The politics in her island annoyance and makes her angry “MDP got rid of the staff working at the atoll-chief’s house stating that they do not need the workers any more but MDP hired people who belong to their party.... this is so unfair...” she stated. Unjust and corruption at every level and people like Honey and her children suffers tremendously when the political parties aim is to gain votes to remain in power. Imagine in a country of less than 400,000.00 people with several parties fighting between each other as if in a cold war. People lack morality causing violence, aggression, blaming others and spreading hatred in the country. Maldives is like a bubbling volcano ready for explosions. It is the vulnerable children who suffer most without a voice.

I was talking to another friend Hasia about orphan and she wanted me to tell her story stating that “... how can my kids not be orphans when their father abandoned them in a foreign country.” This reminds me that one on my cousin's also abandoned his children and fled. Unfortunately, for these children their mother too abandoned them. It was the eldest girl who took charge and looked after her siblings. These children did not end up on the streets but were left at the mercy of their relatives. With the demanding life and the nuclear family style copied from the western society is now leaving children abandoned on the streets. Parents who resort to using drugs adds to the suffering of the vulnerable children.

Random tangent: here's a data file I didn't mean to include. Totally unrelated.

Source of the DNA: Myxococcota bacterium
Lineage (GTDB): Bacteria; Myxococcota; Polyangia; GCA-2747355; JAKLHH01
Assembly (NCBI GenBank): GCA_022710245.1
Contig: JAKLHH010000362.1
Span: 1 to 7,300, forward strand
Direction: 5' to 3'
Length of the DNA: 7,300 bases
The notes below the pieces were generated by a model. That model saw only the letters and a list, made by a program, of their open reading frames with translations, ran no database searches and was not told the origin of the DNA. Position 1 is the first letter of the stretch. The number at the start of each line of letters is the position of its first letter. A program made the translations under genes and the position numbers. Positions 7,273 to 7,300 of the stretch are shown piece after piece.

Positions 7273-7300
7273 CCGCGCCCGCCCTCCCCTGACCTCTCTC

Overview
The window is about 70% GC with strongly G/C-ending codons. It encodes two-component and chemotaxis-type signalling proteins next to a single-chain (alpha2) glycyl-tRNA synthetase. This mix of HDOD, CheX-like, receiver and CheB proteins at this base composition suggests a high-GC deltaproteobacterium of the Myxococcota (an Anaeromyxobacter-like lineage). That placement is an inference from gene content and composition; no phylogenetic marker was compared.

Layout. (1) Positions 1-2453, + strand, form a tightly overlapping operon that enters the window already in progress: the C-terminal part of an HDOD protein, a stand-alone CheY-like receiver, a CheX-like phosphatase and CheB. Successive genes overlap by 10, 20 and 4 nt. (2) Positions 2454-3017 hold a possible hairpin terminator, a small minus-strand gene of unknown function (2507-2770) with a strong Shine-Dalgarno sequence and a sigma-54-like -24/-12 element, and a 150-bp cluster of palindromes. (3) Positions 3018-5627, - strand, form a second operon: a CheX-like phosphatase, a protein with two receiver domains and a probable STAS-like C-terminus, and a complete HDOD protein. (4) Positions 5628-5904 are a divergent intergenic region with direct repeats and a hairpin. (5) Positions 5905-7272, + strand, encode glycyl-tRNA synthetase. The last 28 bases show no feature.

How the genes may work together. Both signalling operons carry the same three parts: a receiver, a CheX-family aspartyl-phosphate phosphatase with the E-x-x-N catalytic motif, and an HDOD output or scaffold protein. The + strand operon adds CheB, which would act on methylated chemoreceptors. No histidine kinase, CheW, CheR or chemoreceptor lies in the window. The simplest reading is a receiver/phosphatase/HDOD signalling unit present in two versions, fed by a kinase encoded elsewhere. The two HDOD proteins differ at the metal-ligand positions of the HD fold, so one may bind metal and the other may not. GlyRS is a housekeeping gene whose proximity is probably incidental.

Reflecting on my life and comparing with hers. I found that the difference was I kept my job and continued my education. It was in 2006 Hasia's husband has abandoned her and the kids while they were in Sri Lanka. Now divorced, Hasia with her two children are totally dependent on her relatives. She also said with exhaustion “ I was not even aware that he had a second wife in Trivendram, India, until much later.... this is how men work.” She completed the story with sign and said “I am fortunate that my family is looking after me and the children.” My education was the tool that provided me the opportunity to educate my kids. My independent nature and strong faith gave me strength to face the change needed.

Positive changes for the better
I believe we can change though changing long held views and practices are the most stressful things to confront. The way women perceive themselves can help children to grow and break the vicious cycle to be seen as all kids equal in society. Create a forum to discuss women issues and find solutions without drugs.

I want to create an institution in Maldives where kids can bloom and grow into healthy adults. Here people will focus on good deeds done by kids who are under their care not their mistakes. Trust and love the kids for who they are. This would be great for vulnerable kids. Let the kids know it is not their fault to be in the situation they are. Show them it is OK to make mistakes as long as we learn from them. Demonstrate all individuals are unique, special and important. Treat them fairly and justly and provide support and create opportunity for education for them to be successful.

I want to voice my thoughts and conduct gatherings to educate people about children rights, drug abuse and their responsibilities as members of the community. Understanding the laws, implementing and amending the laws to protect these children. Find solutions for the vulnerable children and develop ways to execute them. I believe education is the key to freedom, education can help. I no longer want to do nothing.
_________________________________________________________________________________________________